What a 'chronometer' is, and why it matters to the modern watch
You don't have to spend much time around watches before you figure out pretty quick that a chronometer is not a chronograph.
The latter, of course, is basically a combination of a watch and a stopwatch; the former, at least nowadays, is a watch which – assuming it comes from an ISO-standards compliant country, which Switzerland is – has been certified by an independent examination board and found to meet certain minimum standards.
That officiating body today is the (in)famous Controle Officiel Suisse des Chronomètres, better known to Watch Idiot Savants the world over simply as the COSC.
Setting the standard
In its current form the COSC has been around since 1973, but prior to that, testing took place at the so-called Bureaux officiels de controle de la marche des montres, which in horological literature are generally more concisely referred to as the BO agencies.
There were different numbers of these at different periods in history; one of the oldest, in Bienne, was founded in 1877. It was these agencies that were responsible for providing independent testing of watches seeking chronometer certification, until they were put under central administration and dubbed the COSC in 1973.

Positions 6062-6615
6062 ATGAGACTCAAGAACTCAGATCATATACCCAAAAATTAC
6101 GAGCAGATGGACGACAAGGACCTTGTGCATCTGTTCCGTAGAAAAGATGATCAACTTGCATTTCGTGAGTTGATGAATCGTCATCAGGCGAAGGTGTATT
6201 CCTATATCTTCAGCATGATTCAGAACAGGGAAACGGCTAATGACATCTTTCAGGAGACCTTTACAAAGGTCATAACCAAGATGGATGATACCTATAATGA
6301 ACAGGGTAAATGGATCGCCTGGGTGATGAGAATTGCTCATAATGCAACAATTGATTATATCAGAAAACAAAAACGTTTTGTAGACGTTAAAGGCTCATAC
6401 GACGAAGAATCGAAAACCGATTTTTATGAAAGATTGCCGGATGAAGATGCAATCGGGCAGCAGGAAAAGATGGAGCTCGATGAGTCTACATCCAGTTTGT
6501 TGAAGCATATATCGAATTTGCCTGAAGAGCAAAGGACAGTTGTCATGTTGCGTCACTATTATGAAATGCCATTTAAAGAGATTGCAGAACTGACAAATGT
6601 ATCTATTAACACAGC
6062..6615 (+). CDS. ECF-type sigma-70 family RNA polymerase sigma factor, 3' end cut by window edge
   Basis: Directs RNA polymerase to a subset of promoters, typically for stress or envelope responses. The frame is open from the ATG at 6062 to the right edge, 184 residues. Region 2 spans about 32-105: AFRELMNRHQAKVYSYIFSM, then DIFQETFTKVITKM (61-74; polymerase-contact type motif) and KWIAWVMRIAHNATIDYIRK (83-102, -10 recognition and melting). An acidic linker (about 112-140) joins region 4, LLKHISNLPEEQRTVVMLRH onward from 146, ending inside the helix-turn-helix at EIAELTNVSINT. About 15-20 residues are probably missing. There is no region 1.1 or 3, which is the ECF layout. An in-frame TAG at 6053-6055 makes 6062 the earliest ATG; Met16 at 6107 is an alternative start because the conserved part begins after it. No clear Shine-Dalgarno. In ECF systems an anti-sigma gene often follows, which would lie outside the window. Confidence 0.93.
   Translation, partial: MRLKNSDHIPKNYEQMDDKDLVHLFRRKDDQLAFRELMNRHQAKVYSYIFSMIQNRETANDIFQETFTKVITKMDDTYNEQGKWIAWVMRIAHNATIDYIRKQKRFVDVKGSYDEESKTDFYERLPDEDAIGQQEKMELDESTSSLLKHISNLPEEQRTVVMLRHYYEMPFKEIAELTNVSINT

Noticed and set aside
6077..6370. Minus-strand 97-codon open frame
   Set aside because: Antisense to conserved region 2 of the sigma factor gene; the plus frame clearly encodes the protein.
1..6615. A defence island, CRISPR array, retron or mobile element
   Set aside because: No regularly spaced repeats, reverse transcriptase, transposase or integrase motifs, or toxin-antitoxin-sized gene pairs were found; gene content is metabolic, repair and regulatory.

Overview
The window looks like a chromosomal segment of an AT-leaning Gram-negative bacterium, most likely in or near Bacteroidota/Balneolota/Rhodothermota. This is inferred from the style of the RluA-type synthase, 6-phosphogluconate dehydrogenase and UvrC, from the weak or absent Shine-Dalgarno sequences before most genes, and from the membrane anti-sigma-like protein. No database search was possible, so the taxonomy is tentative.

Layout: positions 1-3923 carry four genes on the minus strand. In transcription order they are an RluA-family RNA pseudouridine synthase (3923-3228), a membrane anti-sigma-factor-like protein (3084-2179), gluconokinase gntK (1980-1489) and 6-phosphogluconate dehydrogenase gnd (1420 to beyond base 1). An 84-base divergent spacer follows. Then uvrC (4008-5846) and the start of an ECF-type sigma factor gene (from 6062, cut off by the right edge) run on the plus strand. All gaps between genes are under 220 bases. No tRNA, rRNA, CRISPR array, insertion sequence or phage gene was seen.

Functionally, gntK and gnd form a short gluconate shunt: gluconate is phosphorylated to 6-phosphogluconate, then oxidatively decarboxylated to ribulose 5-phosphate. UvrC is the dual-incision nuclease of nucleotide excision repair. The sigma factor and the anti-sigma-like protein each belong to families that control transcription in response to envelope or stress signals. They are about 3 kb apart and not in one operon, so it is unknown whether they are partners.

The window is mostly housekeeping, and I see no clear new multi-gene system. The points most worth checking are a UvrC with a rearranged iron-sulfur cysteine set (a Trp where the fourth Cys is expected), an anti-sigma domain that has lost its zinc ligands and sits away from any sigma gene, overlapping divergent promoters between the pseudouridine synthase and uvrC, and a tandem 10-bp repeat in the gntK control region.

COSC standards for mechanical watches are pretty straightforward. For most watch enthusiasts, the most relevant standard is the one for average daily rate over a 10 day testing period; for a watch to pass, it must maintain an average daily rate of -4/+6 seconds.
Rolex used to get flak now and again for calling its watches "superlative" chronometers on the dials, but in 2015, the Crown introduced the new Day-Date 40, along with a new Superlative Chronometer internal certification, requiring a daily rate of -2/+2 maximum per day. In 2016, Rolex announced it would extend this to all Rolex watches moving forwards.
That's the gist of it for the 20th and 21st centuries. In the 19th century, however, as you go back, you start to see the meaning of the word change as you look further and further back at its usage and evolution.
The chronometer escapement
Below is a key-wound, high-grade pocket watch made by Girard-Perregaux for the English market, dating to about 1860.
One of this watch's technical features is directly relevant to the history of the term "chronometer" (which you can see engraved on the movement dust cover below – with the English rather than French spelling, as this was an English market watch).
That technical feature is the escapement of the watch, which is what's called a detent escapement.
The detent escapement was, as far as we know, invented by French horologist Pierre LeRoy in 1748, although the first practical version of the escapement was the pivoted detent escapement of John Arnold in 1775.
Arnold's contemporary in England, Thomas Earnshaw, was responsible for developing the version of the detent escapement that came to be most widely used, and below you can see the basic layout of the spring detent escapement, as it's shown in the 1896 edition of Britten's Clock and Watchmaker's Handbook.
The way the whole thing works is pretty simple.